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A Passport To International Value

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Over the past year, ex-US developed markets equities are lagging their U.S. counterparts. As highlighted by a 12-month decline of 10.64% for the MSCI EAFE Value Index (as of Nov. 9, 2018), value stocks have not been immune to that trend.

Whether it is on a domestic or international basis, value has spent considerable time in recent years being unloved relative to growth and momentum. The out of favor status of developed markets stocks and the value factor could be poised to change.

“Given the increasing bearish mood of global markets and the historically low current valuations of the value strategy after long periods of underperformance, conditions appear to be ripe for the long-awaited value resurgence,” said Andrew Lapthorne, the head of equity quantitative research at Societe Generale.1

The laggard status of developed markets outside the U.S. is also notable. At the end of the third quarter, the MSCI USA Index was positive on year-to-date basis, but a dozen other MSCI benchmarks focusing on major developed economies, including Australia, Japan, Switzerland and the U.K., were in the red.

Areas Of Opportunity

Not all markets are currently offering value propositions. Fortunately for investor considering value wagers, some of the larger, least volatile developed markets outside the U.S. are showing some signs of value rebounds. Those include the U.K. and Japan, among others.

In the U.K., “savaged value stocks are finally beginning to draw some attention from fund managers on account of their cheapness,” reports Investment Week.2 “The shares have reached such low levels as investors have been selling them off to fund purchases of technology companies but that process may be starting to reverse.”

As of the end of the third quarter, the MSCI U.K. Index, based on current and forward price-to-earnings ratios (P/E ratios) and price-to-book-value, was significantly discounted relative to the MSCI World and MSCI All-Country World benchmarks. The U.K. index also featured a noticeably higher dividend yield than those indexes and the S&P 500.

Source: MSCI, as of Sept. 28, 2018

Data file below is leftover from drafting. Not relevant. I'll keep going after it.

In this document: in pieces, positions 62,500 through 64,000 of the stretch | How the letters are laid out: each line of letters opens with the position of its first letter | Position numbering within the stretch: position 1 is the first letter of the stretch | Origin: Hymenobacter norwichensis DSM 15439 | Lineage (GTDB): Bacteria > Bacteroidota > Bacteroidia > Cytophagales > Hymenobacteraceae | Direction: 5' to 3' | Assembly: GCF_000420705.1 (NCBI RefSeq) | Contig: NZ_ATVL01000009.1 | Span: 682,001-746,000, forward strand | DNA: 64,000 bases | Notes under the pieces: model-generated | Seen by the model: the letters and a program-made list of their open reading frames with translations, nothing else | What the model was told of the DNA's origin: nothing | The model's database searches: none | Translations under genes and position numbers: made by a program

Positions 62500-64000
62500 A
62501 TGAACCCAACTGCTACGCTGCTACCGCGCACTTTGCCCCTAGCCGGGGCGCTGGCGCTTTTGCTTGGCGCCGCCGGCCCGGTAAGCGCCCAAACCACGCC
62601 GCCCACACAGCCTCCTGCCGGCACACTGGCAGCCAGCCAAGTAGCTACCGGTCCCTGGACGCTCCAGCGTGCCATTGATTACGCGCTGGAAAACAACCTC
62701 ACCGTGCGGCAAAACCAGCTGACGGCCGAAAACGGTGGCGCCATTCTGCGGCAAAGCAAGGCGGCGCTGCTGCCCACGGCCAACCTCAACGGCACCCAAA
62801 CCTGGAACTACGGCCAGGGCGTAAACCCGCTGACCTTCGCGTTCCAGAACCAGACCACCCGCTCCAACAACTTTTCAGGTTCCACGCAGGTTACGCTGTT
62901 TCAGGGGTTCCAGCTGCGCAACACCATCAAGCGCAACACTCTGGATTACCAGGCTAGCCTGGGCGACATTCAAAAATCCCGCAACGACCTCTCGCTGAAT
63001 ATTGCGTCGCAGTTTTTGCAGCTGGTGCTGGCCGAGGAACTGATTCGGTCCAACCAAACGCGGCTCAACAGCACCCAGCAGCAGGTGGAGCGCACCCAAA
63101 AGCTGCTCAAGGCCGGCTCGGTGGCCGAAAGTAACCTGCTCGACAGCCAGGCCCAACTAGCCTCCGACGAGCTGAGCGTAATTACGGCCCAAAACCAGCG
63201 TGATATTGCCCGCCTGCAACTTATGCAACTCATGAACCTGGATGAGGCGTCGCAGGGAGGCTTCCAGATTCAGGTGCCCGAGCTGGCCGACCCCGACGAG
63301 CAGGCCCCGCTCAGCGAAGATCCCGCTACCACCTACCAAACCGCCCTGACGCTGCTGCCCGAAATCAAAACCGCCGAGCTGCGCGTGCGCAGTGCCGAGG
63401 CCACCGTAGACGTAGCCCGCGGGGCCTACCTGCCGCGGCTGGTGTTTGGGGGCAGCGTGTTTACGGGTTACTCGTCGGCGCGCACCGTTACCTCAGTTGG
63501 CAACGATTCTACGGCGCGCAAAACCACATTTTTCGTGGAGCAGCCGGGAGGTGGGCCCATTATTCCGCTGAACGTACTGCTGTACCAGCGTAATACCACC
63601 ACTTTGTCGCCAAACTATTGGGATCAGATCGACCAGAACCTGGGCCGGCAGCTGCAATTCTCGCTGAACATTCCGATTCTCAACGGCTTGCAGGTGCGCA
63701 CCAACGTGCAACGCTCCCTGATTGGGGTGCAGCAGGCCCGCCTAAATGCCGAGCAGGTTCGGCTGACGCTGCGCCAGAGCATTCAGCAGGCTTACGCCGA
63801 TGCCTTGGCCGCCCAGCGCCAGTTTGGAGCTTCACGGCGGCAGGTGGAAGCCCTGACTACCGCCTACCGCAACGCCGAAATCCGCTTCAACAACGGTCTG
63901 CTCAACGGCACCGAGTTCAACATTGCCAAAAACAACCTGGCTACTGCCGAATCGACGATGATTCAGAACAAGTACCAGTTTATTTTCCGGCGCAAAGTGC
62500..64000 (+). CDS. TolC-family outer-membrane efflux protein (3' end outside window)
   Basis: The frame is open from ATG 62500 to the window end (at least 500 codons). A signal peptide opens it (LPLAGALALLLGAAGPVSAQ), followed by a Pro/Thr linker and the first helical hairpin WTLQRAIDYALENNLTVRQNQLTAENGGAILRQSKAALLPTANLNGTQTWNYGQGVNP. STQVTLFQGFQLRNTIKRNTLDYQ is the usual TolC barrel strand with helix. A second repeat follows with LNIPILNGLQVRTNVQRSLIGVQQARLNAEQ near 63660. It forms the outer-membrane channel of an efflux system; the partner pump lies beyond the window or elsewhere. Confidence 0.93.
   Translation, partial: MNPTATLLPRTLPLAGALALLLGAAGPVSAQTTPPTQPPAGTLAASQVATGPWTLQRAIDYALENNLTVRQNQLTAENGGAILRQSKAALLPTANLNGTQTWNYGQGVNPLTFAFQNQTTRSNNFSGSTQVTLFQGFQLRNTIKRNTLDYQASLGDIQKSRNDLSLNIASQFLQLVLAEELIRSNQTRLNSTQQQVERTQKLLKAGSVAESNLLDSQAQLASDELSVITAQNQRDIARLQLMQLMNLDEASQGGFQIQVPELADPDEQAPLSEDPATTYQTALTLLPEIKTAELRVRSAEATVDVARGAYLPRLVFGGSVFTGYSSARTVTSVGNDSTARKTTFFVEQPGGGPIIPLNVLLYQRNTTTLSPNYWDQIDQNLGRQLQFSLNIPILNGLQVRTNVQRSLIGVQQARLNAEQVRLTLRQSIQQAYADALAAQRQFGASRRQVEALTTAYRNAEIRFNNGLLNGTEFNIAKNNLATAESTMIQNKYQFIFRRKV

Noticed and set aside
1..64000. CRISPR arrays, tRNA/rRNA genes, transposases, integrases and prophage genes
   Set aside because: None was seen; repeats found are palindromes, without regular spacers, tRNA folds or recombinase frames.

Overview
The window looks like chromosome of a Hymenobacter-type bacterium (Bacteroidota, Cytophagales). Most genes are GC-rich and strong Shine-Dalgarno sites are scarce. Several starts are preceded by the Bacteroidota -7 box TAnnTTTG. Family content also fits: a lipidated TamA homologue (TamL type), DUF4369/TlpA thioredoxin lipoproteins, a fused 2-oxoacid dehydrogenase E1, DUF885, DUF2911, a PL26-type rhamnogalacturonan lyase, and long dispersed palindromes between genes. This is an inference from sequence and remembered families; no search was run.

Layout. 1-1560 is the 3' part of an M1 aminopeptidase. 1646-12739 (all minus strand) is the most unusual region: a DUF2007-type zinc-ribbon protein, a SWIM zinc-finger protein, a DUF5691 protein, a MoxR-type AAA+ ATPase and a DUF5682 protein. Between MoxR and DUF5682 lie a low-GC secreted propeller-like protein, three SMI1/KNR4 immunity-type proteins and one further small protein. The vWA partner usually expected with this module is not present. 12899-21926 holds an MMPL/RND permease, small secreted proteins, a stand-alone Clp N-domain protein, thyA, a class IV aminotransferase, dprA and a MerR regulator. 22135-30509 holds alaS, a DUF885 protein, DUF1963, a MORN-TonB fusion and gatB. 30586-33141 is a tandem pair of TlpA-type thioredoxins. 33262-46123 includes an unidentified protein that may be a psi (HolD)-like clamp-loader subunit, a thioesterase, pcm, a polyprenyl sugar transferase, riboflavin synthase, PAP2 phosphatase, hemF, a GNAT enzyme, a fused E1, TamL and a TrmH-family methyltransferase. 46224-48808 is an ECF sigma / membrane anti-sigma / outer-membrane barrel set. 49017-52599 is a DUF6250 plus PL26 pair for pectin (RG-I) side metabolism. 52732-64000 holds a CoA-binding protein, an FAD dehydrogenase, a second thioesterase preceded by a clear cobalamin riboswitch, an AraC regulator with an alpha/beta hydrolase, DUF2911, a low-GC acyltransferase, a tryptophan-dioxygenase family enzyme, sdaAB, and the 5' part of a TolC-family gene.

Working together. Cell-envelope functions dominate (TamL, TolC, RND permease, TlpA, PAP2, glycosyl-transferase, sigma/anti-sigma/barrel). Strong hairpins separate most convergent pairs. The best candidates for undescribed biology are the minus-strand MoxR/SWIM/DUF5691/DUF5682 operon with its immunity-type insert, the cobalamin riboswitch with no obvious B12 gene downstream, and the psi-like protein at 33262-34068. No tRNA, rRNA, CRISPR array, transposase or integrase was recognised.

Japan, the world’s third-largest economy behind the U.S. and China, is another major developed market showing value characteristics. At the end of the third quarter, the P/E ratio on the MSCI Japan Index was just 14.12x.3 That benchmark yields just over 2%, but in recent years, Japan’s traditionally cash-rich but tight-fisted companies have been parting with more of their cash to reward investors via buybacks and dividends.

Related: More Signs of Value’s Vindication

Importantly, Japanese companies are not taking on new debt to fuel shareholder rewards. Rather, the country, is home to some of the world’s sturdiest corporate balance sheets. Japan’s payout ratio, the proportion of earnings paid out as dividends, is the developed world’s lowest at just 30% and 50% of Japanese companies have more cash than debt on their balance sheets.4

Adding to Japan’s value proposition is this nugget: Last year, Japan’s aggregate return on equity (ROE), or net income dividend by shareholders’ equity, topped 10% for the first time on record.

Accessing International Value

The ALPS International Sector Dividend Dogs ETF (IDOG) is a fund that displays value traits. The U.K. and Japan combine for nearly 31% of IDOG’s geographic exposure. For more information about the fund, click here.

1 Source: Business Insider Nov. 10, 2018 https://www.businessinsider.com/stock-market-crash-investing-strategy-about-to-comeback-how-to-profit-2018-11
2 Source: Investment Week October 2018 https://www.investmentweek.co.uk/investment-week/news/1401038/uk-cheapest-value-stocks-world
3 Source: MSCI https://www.msci.com/documents/10199/b3ee6464-f705-4d65-81a0-d8756607cf9f
4 Source: Financial Times Oct. 18, 2018 https://www.ft.com/content/535a21cc-d13f-11e8-9a3c-5d5eac8f1ab4
Important Disclosures & Definitions
An investor should consider the investment objectives, risks, charges and expenses carefully before investing. To obtain a prospectus which contain this and other information call 866.675.2639 or visit www.alpsfunds.com. Read the prospectus carefully before investing.